The Reporter covers Miller, Morgan and Camden County in Central Missouri's Lake of the Ozarks and is published once per week on Wednesdays.

 

Published November 22, 2017

Alderman questions amended lease for Cingular

OSAGE BEACH – The Board of Aldermen have refused a new contract – for now - with New Cingular Wireless regarding the antennas on the top of a city water tower.

Cingular wanted to amend the current lease agreement to benefit them and would pay the city more money to amend the current lease.

City Administrator Jeana Woods stated that the current lease runs through 2037 and the company simply wants to amend the current one.

Alderman Jeff Bethurem wants even more money from Cingular that can be used for upkeep of the tower.

Under the current terms Cingular pays the city $2,250 per month ($27,000 per year). If the change was approved they would pay the city $2,500 per month with a 10 percent increase every five years.

That would add an extra $3,000 to the city budget and would be a thirty-year contract beginning on January 1, 2018.

But that wasn’t good enough for Bethurem who wanted more details on the financial upkeep of the tower.

Cingular has equipment on top of the tower with conduit running down the side. Bethurem’s proposal would be to take the upkeep expenses of another city tower (that has no equipment or conduit on it) and divide that yearly upkeep by square footage.

Once the cost per square footage is calculated, measure the amount of square footage that is being used by the Cingular equipment and conduit and apply the square footage price.

So if, for example, the Cingular equipment is using 10 percent of the tower then they should pay 10 percent of the maintenance cost (or whatever the percentage is). This was the idea behind Bethurem’s argument.

Alderman Kevin Rucker pointed out that the city is getting over $20,000 per year now from Cingular and it doesn’t cost that much for upkeep on the tower.

Bethurem stated that getting the financial facts that he requested won’t cost the city anything but Rucker disagreed. It can cost the city $3,000 per year.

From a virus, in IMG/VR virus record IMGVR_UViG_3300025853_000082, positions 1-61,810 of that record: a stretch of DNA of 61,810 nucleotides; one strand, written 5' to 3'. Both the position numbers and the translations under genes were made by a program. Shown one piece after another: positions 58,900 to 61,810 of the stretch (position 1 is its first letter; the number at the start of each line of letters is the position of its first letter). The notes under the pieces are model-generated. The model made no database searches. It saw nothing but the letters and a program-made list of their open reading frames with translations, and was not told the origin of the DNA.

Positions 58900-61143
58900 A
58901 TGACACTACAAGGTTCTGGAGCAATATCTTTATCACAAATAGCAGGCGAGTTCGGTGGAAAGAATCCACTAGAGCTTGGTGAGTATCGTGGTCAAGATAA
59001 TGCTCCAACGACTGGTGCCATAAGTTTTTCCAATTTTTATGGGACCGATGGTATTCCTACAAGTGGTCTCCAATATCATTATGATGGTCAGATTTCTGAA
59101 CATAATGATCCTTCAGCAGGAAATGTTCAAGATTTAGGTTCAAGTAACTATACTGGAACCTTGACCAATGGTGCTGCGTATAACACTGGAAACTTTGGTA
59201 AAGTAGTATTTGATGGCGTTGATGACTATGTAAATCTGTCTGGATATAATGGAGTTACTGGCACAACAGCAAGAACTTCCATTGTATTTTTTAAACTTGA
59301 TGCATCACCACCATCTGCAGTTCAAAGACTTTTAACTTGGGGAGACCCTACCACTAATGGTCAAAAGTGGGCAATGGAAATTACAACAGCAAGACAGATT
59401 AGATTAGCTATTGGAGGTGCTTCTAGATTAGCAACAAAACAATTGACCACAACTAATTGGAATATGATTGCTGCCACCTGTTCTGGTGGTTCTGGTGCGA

Cingular has a contract for a period of time and they simply wanted to amend the current one. If the city goes back to them demanding more money then Cingular could just say “Never mind, we’ll stick with our current contract,” and the city would lose the additional revenue.

The city was seeking a first-reading only of the amended contract and after a lengthy discussion a motion to approve the amended contract was greeted by silence and with no second to the motion the proposal died on the floor.

The information requested by Bethurem should be gathered and presented to the board at a future meeting.

In other business at last week’s Board of Aldermen meeting:

• The board had another lengthy discussion on a simple letter of support for a proposed senior housing project to be called Osage Beach Villas.

The project is being proposed by Build for Resilience LLC and would be located on Ozark Care Drive.

The group wants to build affordable rental housing for fixed and low income seniors (age 62 and higher) using state and federal tax credits with the Missouri Housing and Development Council (MHDC).

“As you are aware, these projects are awarded on a case by case basis and the application process can be lengthy and costly for us as a developer,” a spokesman for the Build for Resilience stated in their letter to the city. “Therefore it is helpful for us to some type of overall letter of support from local and state governmental officials when submitting the application.”

The developer already has a letter of support from State representative Rocky Miller.

The property is bordered by other businesses and seven of the 10 that border or are near the vicinity have submitted letters of support for the project.

The property, which is zoned commercial, has no road frontage on Osage Beach Parkway and according to a city spokesman has been for sale for 19 years with no takers due to the location.

According to Miller’s letter, the housing project would contain 38 two-bedroom apartments designed with single story elevations with a certain number of units reserved for veterans.

Questions began to come in, mainly from Bethurem, on the location of the development. He agreed that this type of housing is needed in the city but questioned the use of that piece of property.

Some of the points brought up were:
• Would this project have any negative impact on the local business property values? (No).
• Does this letter of support mean the board is approving the project? (No).

If the funding comes through for the development then the city would have to rezone the property for this type of housing and the developer would have to abide by all city codes in the building of the housing and much of that requires city approval.

This is just a letter supporting the idea so the developer can obtain funding.

Eventually the board agreed to send the letter of support with Bethurem voting no on the idea.

The board also approved:
• The second reading of the first amendment to the Osage Beach Commons Tax Increment Financing plan
• The second reading of the construction contract for the Dude Ranch sidewalk project
• The Second reading of the expenditure of funds for the Missouri Symphony Orchestra “Pops” concert event. The amount requested ($3,000) was reduced to $2,000.
• The first reading of a contract with JCI industries for pump rebuilding services.

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